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COMMUNITY MATTERS took us six weeks to reach the point when we had enough to do that.” Faraday, a specialist one-to-one study skills tutor and mentor in higher education, is used to helping people; it’s what she does for a living. She says the response from the public shows that the vast majority want to help the displaced families in Syria, too. And she has a ready answer to those who argue that the disaster is too huge for an organisation such as OHOB to make a difference: “I say that we ARE making a difference. How can we not? We’re sending food, shelter, toiletries, all the essential things that people need in order to live so that they have the capacity to move forward. “But in actual fact, there hasn’t been much negativity. Most people have been overwhelmingly positive and supportive. Instead of saying ‘we can’t do anything’ people are saying ‘what can we do?’ There’s no political agenda to this; it’s just about helping people who need help.”

As Faraday was talking, more and more volunteers were arriving at the Quickstore storage depot in Saltash to help with the packing, giving their time on a lovely spring Saturday. This consignment headed to Syria on May 14, but the work continues for OHOB. What started as a sleepless night and a subsequent Facebook page is now an organisation with its own website and it could soon become a registered charity; Faraday is currently in the process of making the application. This summer she intends to visit some of the refugee camps in Greece and ultimately, she aims to visit the camps in Syria: “I want to see where all these things are going, I want to see the difference it’s making. It seems the natural thing to do. “The amount of work doesn’t phase me at all. I wake up feeling happy and positive and energised. I have a passion, a drive, to help people – and I’ll do this until I don’t have to do it any more. We all have a role to play in this world and a place to find, we just need to find it. And I’ve found mine. “But the premise of the charity is not about what I am doing, or what I have set up, it is about the love and support shown by the people of the South West; Open Hearts Open Borders belongs to them. It is their charity. It is about their love for humanity, their compassion for others and their desire for peace. Love is an infinite resource, it never runs out. As long as we have love we can be, do and have whatever we want. At the core of OHOB is love, love of people and love for humanity.”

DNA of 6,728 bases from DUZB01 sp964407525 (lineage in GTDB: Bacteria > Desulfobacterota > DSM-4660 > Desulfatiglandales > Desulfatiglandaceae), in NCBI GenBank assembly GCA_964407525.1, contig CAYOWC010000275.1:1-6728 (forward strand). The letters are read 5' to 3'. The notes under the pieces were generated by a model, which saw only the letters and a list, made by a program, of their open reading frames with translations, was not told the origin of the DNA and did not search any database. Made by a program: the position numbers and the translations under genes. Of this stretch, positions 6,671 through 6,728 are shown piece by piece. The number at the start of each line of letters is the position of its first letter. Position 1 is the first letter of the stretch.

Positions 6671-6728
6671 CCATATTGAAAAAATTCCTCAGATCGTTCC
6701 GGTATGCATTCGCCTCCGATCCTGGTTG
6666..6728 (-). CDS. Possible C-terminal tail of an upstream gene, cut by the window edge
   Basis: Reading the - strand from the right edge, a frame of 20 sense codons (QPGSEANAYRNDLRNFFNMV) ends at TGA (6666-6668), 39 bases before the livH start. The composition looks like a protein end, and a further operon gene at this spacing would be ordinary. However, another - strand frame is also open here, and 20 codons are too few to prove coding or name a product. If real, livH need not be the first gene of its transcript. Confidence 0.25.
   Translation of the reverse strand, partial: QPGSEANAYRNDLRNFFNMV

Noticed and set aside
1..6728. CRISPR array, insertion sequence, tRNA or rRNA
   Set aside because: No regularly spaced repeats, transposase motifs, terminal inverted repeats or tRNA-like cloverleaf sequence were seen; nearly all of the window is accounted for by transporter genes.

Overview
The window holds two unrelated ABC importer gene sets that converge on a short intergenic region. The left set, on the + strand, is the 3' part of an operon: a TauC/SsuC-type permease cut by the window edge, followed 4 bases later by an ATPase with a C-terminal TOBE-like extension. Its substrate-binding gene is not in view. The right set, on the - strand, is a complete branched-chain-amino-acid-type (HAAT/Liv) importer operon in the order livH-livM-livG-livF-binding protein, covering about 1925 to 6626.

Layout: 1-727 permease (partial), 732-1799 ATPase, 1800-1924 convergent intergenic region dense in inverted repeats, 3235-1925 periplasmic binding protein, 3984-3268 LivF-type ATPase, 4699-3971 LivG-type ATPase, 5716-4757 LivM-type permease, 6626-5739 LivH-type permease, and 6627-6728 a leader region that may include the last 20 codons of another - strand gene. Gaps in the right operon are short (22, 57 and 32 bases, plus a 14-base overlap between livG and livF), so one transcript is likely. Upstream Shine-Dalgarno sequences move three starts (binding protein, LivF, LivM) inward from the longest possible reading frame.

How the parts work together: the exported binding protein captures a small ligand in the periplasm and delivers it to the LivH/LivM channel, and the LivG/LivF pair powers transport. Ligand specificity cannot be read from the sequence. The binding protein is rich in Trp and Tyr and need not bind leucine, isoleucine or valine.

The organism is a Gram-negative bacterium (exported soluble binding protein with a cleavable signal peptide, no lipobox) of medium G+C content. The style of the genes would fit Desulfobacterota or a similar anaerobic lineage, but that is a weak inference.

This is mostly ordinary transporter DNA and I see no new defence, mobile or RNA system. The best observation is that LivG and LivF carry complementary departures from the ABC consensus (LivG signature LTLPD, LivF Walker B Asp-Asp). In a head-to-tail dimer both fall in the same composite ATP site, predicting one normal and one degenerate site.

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Visit the website and Facebook page to find out about fundraising and awareness events, collections and which items are needed. info@ohob.org.uk http://www.ohob.org.uk/ www.facebook.com/groups/ openheartsopenborders/

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Profile for Cornerstone Vision

The Plymouth Magazine June 2016  

Plymouth's popular and biggest circulation "lifestyle" magazine delivered to 45,000 homes every month.

The Plymouth Magazine June 2016  

Plymouth's popular and biggest circulation "lifestyle" magazine delivered to 45,000 homes every month.